2021 Lincoln Navigator Problems and Top Complaints – Is Your Car A Lemon?

Electrical system, structral, and engine issues are among the top complaints received by the NHTSA from vehicle owners

Updated on Author: Brian Jones | Reviewer: Sergei Lemberg

The 2021 Lincoln Navigator is a luxury full-size SUV that’s been made by the Ford Motor Company since 1998. It’s similar to the Ford Expedition, making it the heaviest vehicle that Lincoln makes. It also features maximum seating capacity and the largest cargo space of the automaker. Up until 2009, the Navigator was built at the Michigan Assembly Plant. Since then, production has occurred at the Kentucky Truck Plant.

There were 15,631 Lincoln Navigator models sold in 2021. While this is an increase over some recent years, the Navigator saw most of its success from 1998 through 2004.

Click on other model years to view more problems:  2019   2022 

Most Common Problems

The 2021 Lincoln Navigator is a beautiful-looking luxury SUV. It’s surely designed to turn heads on the road and provide large family travel, but mechanically, there’s a lot to be desired. This Lincoln SUV struggles with some dangerous engine problems, electrical system failures and complaints regarding the structure based on an analysis of complaints from the NHTSA and our internal data we receive from our clients.

2021 Lincoln Navigator Complaint Summary

Complaint CategoryNumber of Complaints
Unknown Or Other
Back Over Prevention
Back Over Prevention: Rearview System Braking
Electrical System
Power Train

Engine Problems

  • Engine Recall: The 2021 Lincoln Navigator is subject to an engine recall (22V346000) that has caused more problems than good. The recall repair was ordered, but it seems that dealerships are having trouble getting the parts needed for the fix. In the meantime, customers continue driving their SUVs, even though it might not be safe to do so.
  • Premature Engine Failure: It doesn’t take customers long to figure out that there’s something dramatically wrong with the engine under the hood of the Navigator. In fact, one customer not only had to have the engine replaced but also the transmission had to be rebuilt twice within the first years of ownership.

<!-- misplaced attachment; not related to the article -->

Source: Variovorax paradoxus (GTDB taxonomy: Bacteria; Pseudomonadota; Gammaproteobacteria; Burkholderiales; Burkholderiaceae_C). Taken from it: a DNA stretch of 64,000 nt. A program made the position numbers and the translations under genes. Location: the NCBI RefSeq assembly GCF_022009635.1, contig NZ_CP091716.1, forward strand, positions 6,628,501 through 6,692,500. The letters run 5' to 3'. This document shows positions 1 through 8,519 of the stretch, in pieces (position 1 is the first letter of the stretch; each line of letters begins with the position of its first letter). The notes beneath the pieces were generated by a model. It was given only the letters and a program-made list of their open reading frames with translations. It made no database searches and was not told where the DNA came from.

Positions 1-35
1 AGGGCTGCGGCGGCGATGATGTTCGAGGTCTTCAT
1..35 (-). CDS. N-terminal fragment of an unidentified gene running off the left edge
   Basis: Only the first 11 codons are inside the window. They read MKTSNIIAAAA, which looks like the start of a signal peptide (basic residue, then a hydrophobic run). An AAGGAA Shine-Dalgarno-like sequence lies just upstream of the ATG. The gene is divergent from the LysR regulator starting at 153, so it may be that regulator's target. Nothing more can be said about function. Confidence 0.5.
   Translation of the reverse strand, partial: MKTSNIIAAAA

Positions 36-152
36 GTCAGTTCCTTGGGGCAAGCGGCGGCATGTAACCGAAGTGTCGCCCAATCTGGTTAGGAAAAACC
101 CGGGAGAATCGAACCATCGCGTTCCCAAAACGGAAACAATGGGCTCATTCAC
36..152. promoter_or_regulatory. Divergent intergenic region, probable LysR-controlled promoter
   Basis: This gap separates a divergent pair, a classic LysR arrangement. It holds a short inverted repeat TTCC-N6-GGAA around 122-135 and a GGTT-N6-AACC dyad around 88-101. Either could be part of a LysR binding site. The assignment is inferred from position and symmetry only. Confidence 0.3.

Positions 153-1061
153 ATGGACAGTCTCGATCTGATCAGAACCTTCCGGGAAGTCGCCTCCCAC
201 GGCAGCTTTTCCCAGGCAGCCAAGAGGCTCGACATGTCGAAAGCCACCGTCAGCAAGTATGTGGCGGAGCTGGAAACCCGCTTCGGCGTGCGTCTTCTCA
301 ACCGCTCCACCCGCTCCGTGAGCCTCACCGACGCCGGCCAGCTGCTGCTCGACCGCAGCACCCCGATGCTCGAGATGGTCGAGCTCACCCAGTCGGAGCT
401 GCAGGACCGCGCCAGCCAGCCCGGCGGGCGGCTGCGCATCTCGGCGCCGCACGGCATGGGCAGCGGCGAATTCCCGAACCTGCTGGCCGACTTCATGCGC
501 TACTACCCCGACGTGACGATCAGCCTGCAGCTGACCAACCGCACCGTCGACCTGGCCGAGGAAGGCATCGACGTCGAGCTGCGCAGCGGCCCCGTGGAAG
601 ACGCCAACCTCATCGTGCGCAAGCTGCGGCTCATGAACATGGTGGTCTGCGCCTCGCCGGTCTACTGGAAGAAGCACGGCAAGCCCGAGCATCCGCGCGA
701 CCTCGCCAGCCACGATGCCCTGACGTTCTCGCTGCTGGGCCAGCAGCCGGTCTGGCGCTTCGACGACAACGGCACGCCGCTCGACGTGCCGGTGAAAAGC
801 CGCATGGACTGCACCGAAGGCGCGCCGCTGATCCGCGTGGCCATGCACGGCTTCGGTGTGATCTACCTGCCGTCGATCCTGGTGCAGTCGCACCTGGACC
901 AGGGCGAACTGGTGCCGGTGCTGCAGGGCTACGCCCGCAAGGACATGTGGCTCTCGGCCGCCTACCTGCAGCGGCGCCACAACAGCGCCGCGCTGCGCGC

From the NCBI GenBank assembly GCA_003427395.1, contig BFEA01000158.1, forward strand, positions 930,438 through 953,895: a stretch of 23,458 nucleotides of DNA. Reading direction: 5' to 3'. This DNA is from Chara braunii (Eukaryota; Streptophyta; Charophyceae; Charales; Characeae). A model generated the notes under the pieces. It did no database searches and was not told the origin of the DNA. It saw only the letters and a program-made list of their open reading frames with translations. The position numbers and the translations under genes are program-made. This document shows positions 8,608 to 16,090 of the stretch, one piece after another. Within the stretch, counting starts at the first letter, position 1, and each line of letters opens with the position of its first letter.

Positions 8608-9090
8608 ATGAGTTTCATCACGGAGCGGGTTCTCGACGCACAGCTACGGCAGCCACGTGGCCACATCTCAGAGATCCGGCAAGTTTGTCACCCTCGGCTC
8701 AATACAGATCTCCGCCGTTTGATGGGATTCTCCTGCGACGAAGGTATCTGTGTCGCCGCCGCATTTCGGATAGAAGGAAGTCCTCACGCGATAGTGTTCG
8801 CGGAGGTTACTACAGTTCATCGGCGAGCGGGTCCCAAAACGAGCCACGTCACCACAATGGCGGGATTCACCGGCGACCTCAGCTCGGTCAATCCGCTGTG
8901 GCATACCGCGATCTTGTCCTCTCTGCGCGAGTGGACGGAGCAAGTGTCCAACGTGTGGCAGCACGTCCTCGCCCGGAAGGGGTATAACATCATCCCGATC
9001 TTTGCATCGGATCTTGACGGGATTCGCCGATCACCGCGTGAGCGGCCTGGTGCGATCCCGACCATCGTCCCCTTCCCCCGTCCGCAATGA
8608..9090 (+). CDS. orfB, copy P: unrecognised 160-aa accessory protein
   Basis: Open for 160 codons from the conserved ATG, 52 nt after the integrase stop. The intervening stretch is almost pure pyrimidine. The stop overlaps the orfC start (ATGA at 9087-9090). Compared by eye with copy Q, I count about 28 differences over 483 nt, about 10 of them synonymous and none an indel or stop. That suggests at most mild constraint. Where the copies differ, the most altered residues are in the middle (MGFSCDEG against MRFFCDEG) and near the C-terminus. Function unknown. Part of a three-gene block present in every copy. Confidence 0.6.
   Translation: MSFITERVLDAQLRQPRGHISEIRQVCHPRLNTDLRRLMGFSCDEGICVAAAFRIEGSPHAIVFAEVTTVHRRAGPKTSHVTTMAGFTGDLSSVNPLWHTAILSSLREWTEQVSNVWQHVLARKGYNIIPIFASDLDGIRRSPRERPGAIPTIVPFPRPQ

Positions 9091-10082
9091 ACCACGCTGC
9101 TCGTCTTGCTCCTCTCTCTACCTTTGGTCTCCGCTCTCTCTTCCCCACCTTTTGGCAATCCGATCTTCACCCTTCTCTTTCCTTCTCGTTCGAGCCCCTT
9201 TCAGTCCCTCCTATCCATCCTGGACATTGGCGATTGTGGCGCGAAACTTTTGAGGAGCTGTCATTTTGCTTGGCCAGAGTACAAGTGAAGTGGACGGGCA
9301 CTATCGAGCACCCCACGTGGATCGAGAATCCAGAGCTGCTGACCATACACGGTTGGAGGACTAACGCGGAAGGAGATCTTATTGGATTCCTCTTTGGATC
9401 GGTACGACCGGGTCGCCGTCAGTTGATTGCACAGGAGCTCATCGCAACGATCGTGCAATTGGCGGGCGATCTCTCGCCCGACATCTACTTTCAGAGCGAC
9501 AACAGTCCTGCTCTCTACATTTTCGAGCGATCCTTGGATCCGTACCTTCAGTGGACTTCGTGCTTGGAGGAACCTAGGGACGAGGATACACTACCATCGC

• Burning Oil: Normally, burning oil is only common in an older vehicles. However, this 2021 Navigator continues struggling with burning oil. Dealerships have taken a look at the problem with no resolution. However, in one case, the customer needed an engine replacement, yet Lincoln refused the warranty work.
  • Engine Noise: Even if everything works mechanically as it should, customers are still complaining about loud noise. Along with the noise, it can start to vibrate and jerk, causing an uncomfortable ride.

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Electrical System Problems

  • Technical Failure: One customer has been facing a massive lemon law issue that isn’t resolved. When their Lincoln was in for service, a technical malfunction occurred that led to an accident. This crash caused $44,000 in damage, but many of the parts were back-ordered, leaving the customer without an SUV for a short time. Once the Navigator was repaired, it didn’t act the same, with continuing electronic glitches that occurred.
  • Malfunctioning Navigation: Drivers find that the navigation system continues to shut off and go black. In fact, there’s a Technical Service Bulletin (TSB 20-2363) that acknowledges the issues. However, the fixes listed in the service bulletin don’t seem to resolve the problem.